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    07/09/2024 |

    It Now Takes 12 to 15 Touches Before Prospects Are Ready To Meet With Sales

    A recent HubSpot webinar revealed that their research shows it’s taking 12 to 15 touches from a business development representative (BDR) to get a prospect ready to speak with sales.

    This number might seem high to you, and I’ve seen several research studies that support a slightly lower number. But regardless of the actual number, we can all agree it’s taking many more touches today than it did even a few years ago to get someone interested in what you do.

    You can ignore this and continue doing what you’ve always done, or you can take action based on this new prospect buyer behavior.

    If you want to take a more strategic approach to the changing buyer behavior, map out what a 15-touch outreach program might look like. If it only takes you seven or eight touches, you’ll have some extra ideas.

    Let’s make a few assumptions. First, this person and their company is a good fit for your targeted persona. This is a company you’d like to work with and the appropriate person at that company.

    Next, I’m going to assume you have an email address that was either submitted to you, making the lead an inbound lead, or you purchased an outside list that has email addresses. Regardless, we’re going to set up our touches to work with both types of contacts.

    Keep in mind the goal is to get a meeting. I’m not going to continue the process (at least not in this article) to highlight what should happen up to, during and after that initial meeting.

    Finally, I’m not providing you the text for these touches you and your marketing team can come up with these on your own. However, I am providing you the context for the outreach, tone, approach and strategy you should consider so that you never have to run out the entire string and prospects engage after three or four touches instead of the expected seven or eight (or the dreaded 15).

    Also, each email has to be as personalized as possible. This means the content should be specific to each recipient’s company, industry and role. This will take more work but will convert at much higher rates.

    Day 1: Touch 1 – Email

    This initial outreach email has to be remarkable. The subject line should be short (under 60 characters) and pack a punch. Focus on what you can do for this person, not what your company does. Lean into their potential challenge, not your products or services.

    The email should be less than 150 words. Make sure there’s a clear next step and action the target can take to get engaged. That action should include offering some content in the email one link in the email that sends them to the content you’re offering. This gives them a chance to get engaged with you on their terms.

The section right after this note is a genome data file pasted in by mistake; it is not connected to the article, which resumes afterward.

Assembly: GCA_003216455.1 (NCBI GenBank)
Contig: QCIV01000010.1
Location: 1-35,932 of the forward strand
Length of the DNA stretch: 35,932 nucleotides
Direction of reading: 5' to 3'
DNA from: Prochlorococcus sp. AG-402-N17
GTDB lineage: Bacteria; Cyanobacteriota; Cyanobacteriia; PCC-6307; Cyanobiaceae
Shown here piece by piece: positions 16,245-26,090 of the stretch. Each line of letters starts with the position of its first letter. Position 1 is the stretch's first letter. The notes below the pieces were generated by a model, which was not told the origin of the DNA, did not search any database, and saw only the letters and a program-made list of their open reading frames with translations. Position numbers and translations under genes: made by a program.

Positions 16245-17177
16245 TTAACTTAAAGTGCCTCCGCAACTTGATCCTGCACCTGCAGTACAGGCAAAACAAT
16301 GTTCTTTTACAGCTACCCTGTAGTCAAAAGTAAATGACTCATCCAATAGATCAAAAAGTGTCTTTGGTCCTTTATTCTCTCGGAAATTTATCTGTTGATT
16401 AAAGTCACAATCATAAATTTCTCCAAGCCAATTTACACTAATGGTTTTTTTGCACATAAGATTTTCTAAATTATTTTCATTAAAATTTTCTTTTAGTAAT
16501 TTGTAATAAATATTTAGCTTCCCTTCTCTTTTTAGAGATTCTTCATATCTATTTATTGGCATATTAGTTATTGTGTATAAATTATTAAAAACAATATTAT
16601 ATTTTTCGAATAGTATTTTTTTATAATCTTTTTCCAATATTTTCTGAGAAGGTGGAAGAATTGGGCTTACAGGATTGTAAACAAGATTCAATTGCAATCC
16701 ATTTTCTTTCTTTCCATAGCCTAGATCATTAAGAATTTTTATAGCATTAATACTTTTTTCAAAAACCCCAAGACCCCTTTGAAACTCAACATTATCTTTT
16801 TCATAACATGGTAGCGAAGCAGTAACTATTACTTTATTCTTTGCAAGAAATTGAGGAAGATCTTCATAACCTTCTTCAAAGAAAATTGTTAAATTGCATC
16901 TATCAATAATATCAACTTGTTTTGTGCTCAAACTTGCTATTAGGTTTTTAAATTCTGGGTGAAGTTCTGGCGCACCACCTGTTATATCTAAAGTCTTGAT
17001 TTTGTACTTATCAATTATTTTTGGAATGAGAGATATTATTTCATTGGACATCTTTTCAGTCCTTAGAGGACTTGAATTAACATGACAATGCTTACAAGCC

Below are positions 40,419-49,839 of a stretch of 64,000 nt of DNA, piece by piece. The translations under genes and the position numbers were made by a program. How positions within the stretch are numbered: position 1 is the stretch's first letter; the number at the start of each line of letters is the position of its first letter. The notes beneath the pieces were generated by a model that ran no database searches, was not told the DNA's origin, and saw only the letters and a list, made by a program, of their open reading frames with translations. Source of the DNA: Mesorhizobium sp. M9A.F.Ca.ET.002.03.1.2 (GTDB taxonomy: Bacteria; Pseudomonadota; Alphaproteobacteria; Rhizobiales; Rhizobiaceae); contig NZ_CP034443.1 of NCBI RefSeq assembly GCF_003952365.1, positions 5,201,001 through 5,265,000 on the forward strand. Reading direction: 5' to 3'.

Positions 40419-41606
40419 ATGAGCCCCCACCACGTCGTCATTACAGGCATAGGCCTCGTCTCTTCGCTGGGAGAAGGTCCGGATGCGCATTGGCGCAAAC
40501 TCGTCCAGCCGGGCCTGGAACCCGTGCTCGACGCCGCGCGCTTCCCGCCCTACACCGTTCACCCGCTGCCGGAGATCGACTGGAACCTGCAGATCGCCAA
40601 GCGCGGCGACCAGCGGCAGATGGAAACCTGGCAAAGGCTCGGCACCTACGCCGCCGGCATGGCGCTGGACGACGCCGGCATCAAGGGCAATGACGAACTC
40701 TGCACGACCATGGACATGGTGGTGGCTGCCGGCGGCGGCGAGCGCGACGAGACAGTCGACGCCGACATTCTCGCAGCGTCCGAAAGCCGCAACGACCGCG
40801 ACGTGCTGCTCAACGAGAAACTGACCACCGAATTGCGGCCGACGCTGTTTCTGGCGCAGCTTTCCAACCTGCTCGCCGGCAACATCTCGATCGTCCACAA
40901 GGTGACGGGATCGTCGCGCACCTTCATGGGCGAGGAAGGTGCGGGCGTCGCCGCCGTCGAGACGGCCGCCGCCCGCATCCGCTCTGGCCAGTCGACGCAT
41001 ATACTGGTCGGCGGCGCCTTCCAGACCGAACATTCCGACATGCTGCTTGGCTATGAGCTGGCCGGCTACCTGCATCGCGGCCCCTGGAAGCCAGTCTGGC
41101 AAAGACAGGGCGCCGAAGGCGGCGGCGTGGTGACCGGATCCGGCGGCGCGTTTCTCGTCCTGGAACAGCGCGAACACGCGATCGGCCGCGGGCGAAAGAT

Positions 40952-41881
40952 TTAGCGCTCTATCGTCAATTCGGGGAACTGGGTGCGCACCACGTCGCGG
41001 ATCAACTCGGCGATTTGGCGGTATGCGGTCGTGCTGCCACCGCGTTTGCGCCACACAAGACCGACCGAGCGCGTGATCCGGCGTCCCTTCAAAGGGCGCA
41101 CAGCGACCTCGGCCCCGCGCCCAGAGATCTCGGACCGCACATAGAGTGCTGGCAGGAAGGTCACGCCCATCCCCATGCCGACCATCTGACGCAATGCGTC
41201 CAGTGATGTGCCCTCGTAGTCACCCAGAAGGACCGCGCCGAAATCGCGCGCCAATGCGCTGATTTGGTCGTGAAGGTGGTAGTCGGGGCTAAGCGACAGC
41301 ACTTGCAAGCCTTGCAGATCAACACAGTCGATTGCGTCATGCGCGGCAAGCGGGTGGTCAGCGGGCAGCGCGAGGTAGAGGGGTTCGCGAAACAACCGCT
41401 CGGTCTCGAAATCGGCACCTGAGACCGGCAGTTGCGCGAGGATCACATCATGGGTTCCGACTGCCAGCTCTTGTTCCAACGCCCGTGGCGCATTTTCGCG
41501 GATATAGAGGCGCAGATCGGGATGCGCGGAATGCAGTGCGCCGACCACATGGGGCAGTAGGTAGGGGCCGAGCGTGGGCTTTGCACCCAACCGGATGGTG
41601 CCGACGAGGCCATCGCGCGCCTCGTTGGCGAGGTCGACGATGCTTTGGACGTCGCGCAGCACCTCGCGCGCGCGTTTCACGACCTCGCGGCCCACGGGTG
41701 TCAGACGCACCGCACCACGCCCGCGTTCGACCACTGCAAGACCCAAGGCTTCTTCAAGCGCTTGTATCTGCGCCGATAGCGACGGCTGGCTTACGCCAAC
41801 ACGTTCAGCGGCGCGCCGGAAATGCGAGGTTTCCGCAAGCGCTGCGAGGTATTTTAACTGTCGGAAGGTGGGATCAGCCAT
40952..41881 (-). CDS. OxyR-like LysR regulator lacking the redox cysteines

Day 2: Touch 2 – LinkedIn

    Emails alone probably won’t do it with new contacts, so you have to attempt to get to them in more than one way. LinkedIn, while not great, is one of those other channels you’re going to want to try and open up.

    Don’t just ask to connect; instead, send them a compelling message that’s highly personalized like the first email. Once they connect with you, say that you’d like to send them something educational related to their role, industry or challenge.

    Day 4: Touch 3 – Email With Video

    Many people prefer to watch than read. Video helps your email stand out, but keep it short and professional. Make sure your prospect is the star of the show, not you or your company. Again, this has to be about how you can help. What can you do for them? Let them see that you understand their challenges and have a compelling solution.

    Day 7: Touch 4 – Blog Article Sent

    Lean into your educational content. People who are in the Awareness or Education stage of their buyer journey are actively looking to get smarter. They want to make a safe purchase decision, and the more you can educate them, the safer they’ll feel with you and your company.

    You should be running a fairly active blog publication program, so select a new and relevant article to send. Encourage them to subscribe to the blog, as this ensures more automated touches will run in the background.

    Day 8: Touch 5 – LinkedIn

    Share a relevant post from LinkedIn. It could be from an industry expert or influencer, or it could be another piece of content from your website. Make sure the message is highly personalized and does not look automated. Encourage them to check out your website for more content similar to what you’re sharing. Again, getting them to subscribe to an email newsletter or podcast gets more automated touches.

    New Connection Achieved

    Let’s assume after this amazing LinkedIn outreach sequence you’ve at least made a new connection.

    Day 10: Touch 6 – Email

    Provide some relevant industry stats that help your prospect make the case for engaging with your company. What might seem like a pain that is unique to her company is likely to be a pain for many companies. Highlighting this and arming her with additional data helps her look smart and continues to position you as an advisor. If you have a larger research study available, provide a link for her to get access to all the data.